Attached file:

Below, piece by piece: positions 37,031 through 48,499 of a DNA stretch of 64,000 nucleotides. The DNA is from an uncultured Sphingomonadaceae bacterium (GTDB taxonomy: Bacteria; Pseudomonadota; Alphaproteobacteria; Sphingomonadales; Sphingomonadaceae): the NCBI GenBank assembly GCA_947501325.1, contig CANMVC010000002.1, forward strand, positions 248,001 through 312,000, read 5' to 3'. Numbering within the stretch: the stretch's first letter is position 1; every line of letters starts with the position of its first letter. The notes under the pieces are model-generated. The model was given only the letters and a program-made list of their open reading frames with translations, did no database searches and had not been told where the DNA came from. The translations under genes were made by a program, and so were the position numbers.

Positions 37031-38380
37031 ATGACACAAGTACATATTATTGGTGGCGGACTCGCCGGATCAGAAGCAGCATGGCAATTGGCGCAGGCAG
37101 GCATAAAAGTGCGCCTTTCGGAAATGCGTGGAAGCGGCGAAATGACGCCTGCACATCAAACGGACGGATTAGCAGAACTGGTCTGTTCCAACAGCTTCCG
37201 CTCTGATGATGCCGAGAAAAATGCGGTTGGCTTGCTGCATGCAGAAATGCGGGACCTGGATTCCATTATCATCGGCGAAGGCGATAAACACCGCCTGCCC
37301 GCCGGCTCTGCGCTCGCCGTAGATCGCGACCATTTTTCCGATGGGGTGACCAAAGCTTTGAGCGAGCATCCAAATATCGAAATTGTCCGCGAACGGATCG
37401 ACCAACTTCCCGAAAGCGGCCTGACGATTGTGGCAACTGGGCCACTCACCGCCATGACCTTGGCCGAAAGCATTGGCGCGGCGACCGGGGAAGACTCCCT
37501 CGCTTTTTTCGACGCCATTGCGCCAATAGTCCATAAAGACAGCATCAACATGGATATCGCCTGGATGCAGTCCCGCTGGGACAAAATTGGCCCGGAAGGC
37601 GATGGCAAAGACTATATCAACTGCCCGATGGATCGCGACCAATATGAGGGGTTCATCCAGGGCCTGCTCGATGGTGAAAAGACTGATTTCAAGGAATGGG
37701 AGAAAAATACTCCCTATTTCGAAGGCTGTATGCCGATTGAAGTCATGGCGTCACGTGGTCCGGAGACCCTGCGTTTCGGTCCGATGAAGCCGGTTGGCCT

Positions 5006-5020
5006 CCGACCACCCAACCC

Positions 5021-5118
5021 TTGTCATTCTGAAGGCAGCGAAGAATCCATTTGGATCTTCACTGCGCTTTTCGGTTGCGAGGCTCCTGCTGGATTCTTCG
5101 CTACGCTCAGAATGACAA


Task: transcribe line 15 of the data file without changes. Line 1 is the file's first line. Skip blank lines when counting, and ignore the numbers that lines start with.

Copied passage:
5101 CTACGCTCAGAATGACAA